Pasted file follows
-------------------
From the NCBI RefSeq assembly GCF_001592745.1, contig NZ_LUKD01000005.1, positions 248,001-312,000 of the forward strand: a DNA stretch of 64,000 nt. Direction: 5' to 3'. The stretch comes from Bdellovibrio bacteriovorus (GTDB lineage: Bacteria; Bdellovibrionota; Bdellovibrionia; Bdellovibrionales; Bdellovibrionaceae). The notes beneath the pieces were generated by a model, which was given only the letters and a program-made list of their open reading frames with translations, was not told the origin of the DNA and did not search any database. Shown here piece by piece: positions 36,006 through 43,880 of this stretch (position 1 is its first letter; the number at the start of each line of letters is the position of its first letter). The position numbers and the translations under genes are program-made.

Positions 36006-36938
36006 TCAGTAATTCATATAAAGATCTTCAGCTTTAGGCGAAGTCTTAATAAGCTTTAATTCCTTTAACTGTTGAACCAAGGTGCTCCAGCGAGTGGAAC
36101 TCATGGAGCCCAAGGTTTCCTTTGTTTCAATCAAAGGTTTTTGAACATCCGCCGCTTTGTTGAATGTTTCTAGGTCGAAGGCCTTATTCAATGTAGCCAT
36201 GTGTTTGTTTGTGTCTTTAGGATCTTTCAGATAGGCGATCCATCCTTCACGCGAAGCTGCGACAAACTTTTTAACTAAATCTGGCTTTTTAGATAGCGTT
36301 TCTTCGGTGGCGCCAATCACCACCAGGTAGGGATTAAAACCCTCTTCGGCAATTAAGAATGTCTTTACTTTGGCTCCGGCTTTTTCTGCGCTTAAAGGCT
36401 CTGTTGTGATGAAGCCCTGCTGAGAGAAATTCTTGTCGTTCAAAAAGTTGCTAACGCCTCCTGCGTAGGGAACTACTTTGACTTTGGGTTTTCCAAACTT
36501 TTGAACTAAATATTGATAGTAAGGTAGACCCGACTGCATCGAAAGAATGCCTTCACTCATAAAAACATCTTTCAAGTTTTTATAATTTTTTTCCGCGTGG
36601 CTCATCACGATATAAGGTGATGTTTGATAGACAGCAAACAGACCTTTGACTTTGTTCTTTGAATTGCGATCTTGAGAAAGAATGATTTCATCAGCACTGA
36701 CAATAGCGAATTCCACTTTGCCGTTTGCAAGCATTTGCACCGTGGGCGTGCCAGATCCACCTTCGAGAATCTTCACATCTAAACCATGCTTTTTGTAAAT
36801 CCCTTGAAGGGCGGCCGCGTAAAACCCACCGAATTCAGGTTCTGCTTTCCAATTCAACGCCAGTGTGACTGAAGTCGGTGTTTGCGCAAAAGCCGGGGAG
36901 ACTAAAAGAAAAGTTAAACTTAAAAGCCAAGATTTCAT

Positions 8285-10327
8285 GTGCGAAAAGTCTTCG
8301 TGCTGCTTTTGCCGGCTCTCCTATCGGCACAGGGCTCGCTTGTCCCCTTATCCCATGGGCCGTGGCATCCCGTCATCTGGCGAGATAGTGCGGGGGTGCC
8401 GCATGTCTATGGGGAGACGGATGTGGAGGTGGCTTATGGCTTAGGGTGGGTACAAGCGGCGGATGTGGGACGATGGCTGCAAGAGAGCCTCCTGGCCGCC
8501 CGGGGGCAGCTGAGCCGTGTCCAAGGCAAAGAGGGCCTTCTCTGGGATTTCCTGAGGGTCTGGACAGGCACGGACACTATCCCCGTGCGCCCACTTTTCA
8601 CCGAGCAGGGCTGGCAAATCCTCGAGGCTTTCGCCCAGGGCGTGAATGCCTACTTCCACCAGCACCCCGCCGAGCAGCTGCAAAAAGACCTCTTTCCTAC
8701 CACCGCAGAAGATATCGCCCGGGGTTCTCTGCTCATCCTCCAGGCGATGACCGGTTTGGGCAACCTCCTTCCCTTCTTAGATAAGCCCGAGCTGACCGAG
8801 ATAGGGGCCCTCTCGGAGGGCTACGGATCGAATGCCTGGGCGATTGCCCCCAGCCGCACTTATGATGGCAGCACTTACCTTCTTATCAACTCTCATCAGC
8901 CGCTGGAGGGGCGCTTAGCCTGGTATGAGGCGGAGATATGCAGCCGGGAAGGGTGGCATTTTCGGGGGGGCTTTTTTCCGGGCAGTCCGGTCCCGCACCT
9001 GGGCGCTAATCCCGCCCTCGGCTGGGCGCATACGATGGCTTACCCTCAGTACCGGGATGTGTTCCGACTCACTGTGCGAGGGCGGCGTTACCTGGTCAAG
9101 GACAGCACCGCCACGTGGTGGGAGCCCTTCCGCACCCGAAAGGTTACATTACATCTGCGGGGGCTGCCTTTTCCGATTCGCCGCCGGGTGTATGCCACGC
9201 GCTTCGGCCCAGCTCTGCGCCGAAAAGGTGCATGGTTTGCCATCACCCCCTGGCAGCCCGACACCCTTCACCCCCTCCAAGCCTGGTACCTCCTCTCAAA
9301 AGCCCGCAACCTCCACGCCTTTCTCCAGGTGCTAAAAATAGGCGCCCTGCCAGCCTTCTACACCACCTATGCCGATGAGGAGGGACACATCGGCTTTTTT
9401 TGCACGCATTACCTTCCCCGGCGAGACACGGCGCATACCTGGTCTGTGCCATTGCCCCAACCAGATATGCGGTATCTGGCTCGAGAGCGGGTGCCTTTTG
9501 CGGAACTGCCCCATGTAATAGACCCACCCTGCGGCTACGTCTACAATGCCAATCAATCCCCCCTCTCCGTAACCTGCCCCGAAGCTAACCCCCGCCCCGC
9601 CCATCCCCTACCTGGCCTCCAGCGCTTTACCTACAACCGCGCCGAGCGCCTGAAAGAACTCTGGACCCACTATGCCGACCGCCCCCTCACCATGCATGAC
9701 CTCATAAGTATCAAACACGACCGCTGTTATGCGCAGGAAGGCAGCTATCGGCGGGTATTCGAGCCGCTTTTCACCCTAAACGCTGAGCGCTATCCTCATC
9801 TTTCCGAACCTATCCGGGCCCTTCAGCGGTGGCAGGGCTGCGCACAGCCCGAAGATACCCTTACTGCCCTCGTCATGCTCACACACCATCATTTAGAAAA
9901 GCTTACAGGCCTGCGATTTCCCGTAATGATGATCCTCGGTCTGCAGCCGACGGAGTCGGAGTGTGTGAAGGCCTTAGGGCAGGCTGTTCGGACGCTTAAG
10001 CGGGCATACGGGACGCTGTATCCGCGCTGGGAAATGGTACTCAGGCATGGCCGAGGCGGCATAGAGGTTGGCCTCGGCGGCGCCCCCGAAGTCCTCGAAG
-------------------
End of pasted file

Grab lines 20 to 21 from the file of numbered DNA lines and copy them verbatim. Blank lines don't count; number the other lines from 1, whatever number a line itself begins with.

8801 ATAGGGGCCCTCTCGGAGGGCTACGGATCGAATGCCTGGGCGATTGCCCCCAGCCGCACTTATGATGGCAGCACTTACCTTCTTATCAACTCTCATCAGC
8901 CGCTGGAGGGGCGCTTAGCCTGGTATGAGGCGGAGATATGCAGCCGGGAAGGGTGGCATTTTCGGGGGGGCTTTTTTCCGGGCAGTCCGGTCCCGCACCT